I was hoping to start a thread in this topic for the benefit of those of us getting started down this road. All tips and advice most welcome. Son is HS Class of 2024. Main issue seems to be there are very few of these schools in year-round more or less golf weather…
I think the weather conundrum you describe is what makes golf somewhat unique compared to other niche sports (fencing, crew, squash, etc), in that the top golfers are not typically aiming for recruitment to high academic schools that aren’t also athletic powerhouses.
Some of this might have to do with incentive structures; specifically, professional touring pros have the ability to earn a very high income and worldwide recognition, unlike some of those other sports. Perhaps this explains why most top ranked juniors I have come across have aspirations to play professionally (or at least give it a real shot). Hard to do that if you can’t comfortably get outdoors 3-5 months a year, have to work with inferior (compared to top golf programs’) facilities, and face weaker competition.
Thanks. In our case, S24 does not intend to pursue professional golf. Golf is his hobby/passion and he is a very sociable guy who would likely go into some high net worth/institutional sales function in his career, so the varsity golf goal is a lifestyle and career differentiation strategy with a long term social/business development outlook. The focus on weather is mainly due to personal experience/familiarity and perhaps somewhat social as we live in the South. I would appreciate your views on the fit between that strategy and the low-ranked Div I and Div III varsity golf tracks. Would he be better off, for purposes of those goals, playing well organized club golf at say Wake or UVA, or playing Div III in NESCAC or PL or UAA team, or at a somewhat less academic/prestigious but weather-great place like say Sewanee or Centennial team? I know you won’t have the answers for my kid, and that academics will be a strong force in steering the boat (both in terms of challenge and balance), but I am guessing that many parents with golf kids have lived through those decisions, so I ask the question to all.
What about Washington & Lee? Selectivity, path to a business/finance career, weather, good golf program.
Many DIII programs have indoor facilities so weather need not be a factor in this decision. I wouldn’t let the reputation of the golf program drive the bus. If academics are his priority,there will be a good fit at many cold climate DIIIs.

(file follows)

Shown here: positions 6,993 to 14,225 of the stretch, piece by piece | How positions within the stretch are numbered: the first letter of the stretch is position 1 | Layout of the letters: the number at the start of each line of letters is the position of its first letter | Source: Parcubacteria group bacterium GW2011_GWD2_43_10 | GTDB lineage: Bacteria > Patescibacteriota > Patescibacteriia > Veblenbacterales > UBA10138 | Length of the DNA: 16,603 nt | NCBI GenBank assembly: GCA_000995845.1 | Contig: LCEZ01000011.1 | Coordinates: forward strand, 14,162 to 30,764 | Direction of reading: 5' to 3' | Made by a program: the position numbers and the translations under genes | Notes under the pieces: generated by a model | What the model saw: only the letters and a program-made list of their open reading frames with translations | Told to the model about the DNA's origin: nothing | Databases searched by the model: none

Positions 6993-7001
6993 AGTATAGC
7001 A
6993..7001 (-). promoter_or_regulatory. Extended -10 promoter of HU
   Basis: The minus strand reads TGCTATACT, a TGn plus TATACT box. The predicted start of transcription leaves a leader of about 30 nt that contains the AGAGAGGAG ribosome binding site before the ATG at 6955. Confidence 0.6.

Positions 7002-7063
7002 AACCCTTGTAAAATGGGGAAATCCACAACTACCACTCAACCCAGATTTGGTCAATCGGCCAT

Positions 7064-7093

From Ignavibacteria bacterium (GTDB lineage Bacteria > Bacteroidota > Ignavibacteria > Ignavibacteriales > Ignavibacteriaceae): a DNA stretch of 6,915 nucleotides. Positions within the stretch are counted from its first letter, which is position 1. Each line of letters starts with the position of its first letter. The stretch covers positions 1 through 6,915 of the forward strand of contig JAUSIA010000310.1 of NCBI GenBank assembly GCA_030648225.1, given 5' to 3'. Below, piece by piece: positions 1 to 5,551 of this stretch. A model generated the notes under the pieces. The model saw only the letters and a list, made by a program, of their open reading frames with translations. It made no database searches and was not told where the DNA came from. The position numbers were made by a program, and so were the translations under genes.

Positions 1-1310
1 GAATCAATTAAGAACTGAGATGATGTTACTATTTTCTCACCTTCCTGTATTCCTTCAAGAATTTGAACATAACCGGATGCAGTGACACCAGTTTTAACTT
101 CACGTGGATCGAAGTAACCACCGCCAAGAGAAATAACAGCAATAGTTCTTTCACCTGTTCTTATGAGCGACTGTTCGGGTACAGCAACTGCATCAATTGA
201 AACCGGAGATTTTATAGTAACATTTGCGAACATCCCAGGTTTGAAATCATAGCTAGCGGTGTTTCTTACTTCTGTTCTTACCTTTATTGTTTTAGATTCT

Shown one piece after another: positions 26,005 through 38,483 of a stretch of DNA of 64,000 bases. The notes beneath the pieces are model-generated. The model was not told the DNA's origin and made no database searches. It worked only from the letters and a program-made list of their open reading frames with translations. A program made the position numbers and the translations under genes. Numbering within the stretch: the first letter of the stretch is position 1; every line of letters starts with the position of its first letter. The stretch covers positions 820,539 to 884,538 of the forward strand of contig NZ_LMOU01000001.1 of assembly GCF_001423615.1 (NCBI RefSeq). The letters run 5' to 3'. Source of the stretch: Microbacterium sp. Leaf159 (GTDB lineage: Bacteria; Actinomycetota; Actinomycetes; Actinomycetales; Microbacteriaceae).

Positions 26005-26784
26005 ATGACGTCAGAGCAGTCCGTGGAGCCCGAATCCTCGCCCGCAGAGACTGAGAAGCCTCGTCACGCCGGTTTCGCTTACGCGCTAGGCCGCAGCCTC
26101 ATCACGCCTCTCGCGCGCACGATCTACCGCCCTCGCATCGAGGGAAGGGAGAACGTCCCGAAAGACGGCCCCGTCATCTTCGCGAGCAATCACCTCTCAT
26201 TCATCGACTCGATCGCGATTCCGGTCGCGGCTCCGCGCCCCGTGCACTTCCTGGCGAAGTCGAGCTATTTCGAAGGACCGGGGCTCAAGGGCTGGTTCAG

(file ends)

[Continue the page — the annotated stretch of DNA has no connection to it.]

Point taken re indoor facilities, but hard to imagine that is as much fun for someone who plays the game for the love of it (and its settings and surroundings as part of it).
Here’s how our son (a year behind yours) is thinking about the process:
- made a (ranked) list of ideal schools that would help achieve future academic/career objectives; he eliminates schools that won’t help him achieve his goals (e.g. if he is considering a specific major and the school doesn’t offer it, don’t even need to consider it); for him, the school’s academic reputation (could use typical college rankings list as a proxy), name (brand) recognition, financial stability (endowment $ per student as mentioned in another post) take priority over more subjective criteria
- cross reference that list with schools that
- have a varsity golf team (MIT, UChicago, Johns Hopkins, CalTech, Brown and Wash U are examples of fine schools that do not)
- he is likely to be able to be recruited for (or at least walk on and make the team if can get in on his own); determines this based on his ranking for his class (JGS) and compares to the class rank of historical recruits; looks carefully at the bios of existing team members (ranking, tournaments won/placed, etc)
- among those schools that satisfy the above, he then subjectively ranks the golf programs based on the following (in no particular order):
- reputation - does the school/coach have history of winning? where are they usually ranked (Golfstat)?
- culture - does school/coach have a history of athletes playing all 4 years? (some top academic schools are notoriously bad about this); how well he gets along with the coach and other players on the team during the recruiting process will also play a part in how well he grades this
- facilities - how are the practice facilities and home course? are they near campus and easily accessible?
- level of competition - ranking of teams they compete against, tournaments they usually are invited to
Based on the above, my son has come to the conclusion that there are only a few schools (maybe 4) that fit the above criteria and have playable weather year round, so this isn’t an important consideration for him.
As my son is early in the process, I don’t have specific knowledge about the difference between varsity at a lower ranked D1 or a D3 vs club at a higher ranked D1. However, based on your comment that his “varsity golf goal is a lifestyle and career differentiation strategy with a long term social/business development outlook”, I would think playing varsity would be superior to club in terms of working towards that objective.
Hope this helps.
There are also a number of D2 schools in Florida (Sunshine State Conference) and Georgia and the Carolinas that have business programs and great, almost year round, golf. Rollins, Tampa, Lynn all good options. Also, the travel between schools is less than going all over the NESCAC.
Texas and Arizona also have the weather and plenty of schools to choose from.